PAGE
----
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Shajan Bibi Vs. EarsIn Dewan and ors. - Court Judgment

LegalCrystal Citation
CourtKolkata
Decided On
Judge
Reported in16Ind.Cas.46
AppellantShajan Bibi
RespondentEarsIn Dewan and ors.
Cases ReferredKola Chand Sen v. Anund Kristo Bose
Excerpt:
court-fee - suit, insufficient valuation and stamp of--objection taken by appellate court, whether legal--no objection taken in first court nor in memorandum of appeal--direction that plaint should be returned, whether legal--suits valuation act (vii of 1887), section 11. - .....must be returned to the court of first instance as insufficiently stamped. in our opinion, the learned judge was not, in the first instance, entitled in law to raise the point in favour of the defendants-appellants which he did raise and he certainly was not, in law, entitled to pass the order which he passed directing the return of the plaint to the court of first instinct: the learned judge, in fact, appears to have failed to recognize that the same objection to the valuation would apply to the appeal as to the suit and that, until the stamp, which he considered payable on the memo, of appeal, was paid, then, according to the view which he took, he had no jurisdiction to deal with the appeal. we are of opinion that the learned judge's decision must be set aside on the ground that.....
Judgment:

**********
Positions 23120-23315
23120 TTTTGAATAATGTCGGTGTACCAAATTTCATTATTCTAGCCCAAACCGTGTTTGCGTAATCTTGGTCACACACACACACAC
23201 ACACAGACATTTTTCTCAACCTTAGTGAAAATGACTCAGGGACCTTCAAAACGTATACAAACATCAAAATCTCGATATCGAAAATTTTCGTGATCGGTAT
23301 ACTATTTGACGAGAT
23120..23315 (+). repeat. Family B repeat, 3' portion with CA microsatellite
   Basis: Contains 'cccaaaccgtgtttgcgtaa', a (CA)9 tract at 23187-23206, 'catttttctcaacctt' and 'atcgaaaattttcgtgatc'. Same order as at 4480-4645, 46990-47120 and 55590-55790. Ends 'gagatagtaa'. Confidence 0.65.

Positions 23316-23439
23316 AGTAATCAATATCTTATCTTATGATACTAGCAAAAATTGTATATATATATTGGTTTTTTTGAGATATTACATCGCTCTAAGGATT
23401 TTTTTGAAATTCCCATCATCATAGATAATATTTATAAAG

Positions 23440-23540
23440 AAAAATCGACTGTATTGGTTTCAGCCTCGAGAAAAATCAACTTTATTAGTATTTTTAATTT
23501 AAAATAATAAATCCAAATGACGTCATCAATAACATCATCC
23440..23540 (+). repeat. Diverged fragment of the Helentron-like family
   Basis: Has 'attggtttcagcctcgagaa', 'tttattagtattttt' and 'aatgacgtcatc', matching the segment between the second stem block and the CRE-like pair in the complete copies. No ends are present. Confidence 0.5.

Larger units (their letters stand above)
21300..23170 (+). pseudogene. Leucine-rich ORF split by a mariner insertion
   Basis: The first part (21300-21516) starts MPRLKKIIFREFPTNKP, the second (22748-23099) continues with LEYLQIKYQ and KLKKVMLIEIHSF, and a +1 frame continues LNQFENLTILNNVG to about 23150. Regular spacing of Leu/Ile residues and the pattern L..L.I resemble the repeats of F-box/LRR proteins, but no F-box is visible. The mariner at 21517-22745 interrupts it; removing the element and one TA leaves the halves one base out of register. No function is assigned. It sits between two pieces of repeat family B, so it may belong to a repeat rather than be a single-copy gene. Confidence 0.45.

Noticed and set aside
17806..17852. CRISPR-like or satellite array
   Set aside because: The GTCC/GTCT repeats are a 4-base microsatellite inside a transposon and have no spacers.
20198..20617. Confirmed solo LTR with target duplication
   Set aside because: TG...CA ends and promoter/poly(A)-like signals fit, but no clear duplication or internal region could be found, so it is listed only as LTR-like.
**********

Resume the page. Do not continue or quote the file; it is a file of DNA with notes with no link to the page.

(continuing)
1. This is an appeal against an order of the District Judge of the 24-Pergannahs setting aside a judgment and decree of the Court of first instance and then passing the following order: 'That the lower Court do return the plaint as insufficiently stamped.' The plaintiff in the suit, out of which this appeal arises, sued to recover a certain sum of money, which she alleged she was entitled. to as a co-sharer in the estate of, and as the descendant of one Gazi Shaheb through her father. The defence set up by the defendants was that she had no title to the amount claimed. The Court of first instance came to the conclusion that the plaintiff was, as an hieress of Gazi Shaheb through her father, entitled to the money which she claimed as her share in the offerings and income of a certain dctr'ga and, therefore, gave her a decree for the amount claimed. On appeal, the learned District Judge raised a point which was never taken in the Court of first instance nor included in the grounds taken in the memorandum of appeal to the lower Appellate Court. The point which he raised was that the suit was insufficiently valued and stamped, that on that account the lower Court was not able to adjudicate on it and that, therefore, the plaint must be returned to the Court of first instance as insufficiently stamped. In our opinion, the learned Judge was not, in the first instance, entitled in law to raise the point in favour of the defendants-appellants which he did raise and he certainly was not, in law, entitled to pass the order which he passed directing the return of the plaint to the Court of first instinct: The learned Judge, in fact, appears to have failed to recognize that the same objection to the valuation would apply to the appeal as to the suit and that, until the stamp, which he considered payable on the memo, of appeal, was paid, then, according to the view which he took, he had no jurisdiction to deal with the appeal. We are of opinion that the learned Judge's decision must be set aside on the ground that the learned Judge erred in law in raising the objection as to the valuation in his Court and in decreeing the appeal on that ground. Section 11 of-'Act VII of 1887 (Suits Valuation Act), to which our attention has been drawn by the learned Pleader for the appellant, clearly lays down that an objection, that by reason of under-valuation of a suit the Court of first instance had not jurisdiction in respect of the suit, shall not be entertained by an Appellate Court unless the objection was taken in the Court of first instance at or before the hearing at which issues were first framed or in the lower Appellate Court in the memorandum of appeal to that Court. We find that, in this case, no objection whatever was taken either in the Court of first instance or in the memo, of appeal to the lower Appellate Court. Without, therefore, expressing any opinion on the merits of the case, we hold that the learned Judge was not, in law, entitled to raise the objection and to decree the appeal on that ground. This is in accordance with the decision of this Court in the case of Kola Chand Sen v. Anund Kristo Bose 22 W.R. 433. The result, therefore, is that we decree the appeal, set aside the judgment and decree of the, lower Appellate Court and direct that the case be sent back to that Court for re-hearing on the merits. Costs will abide the result.


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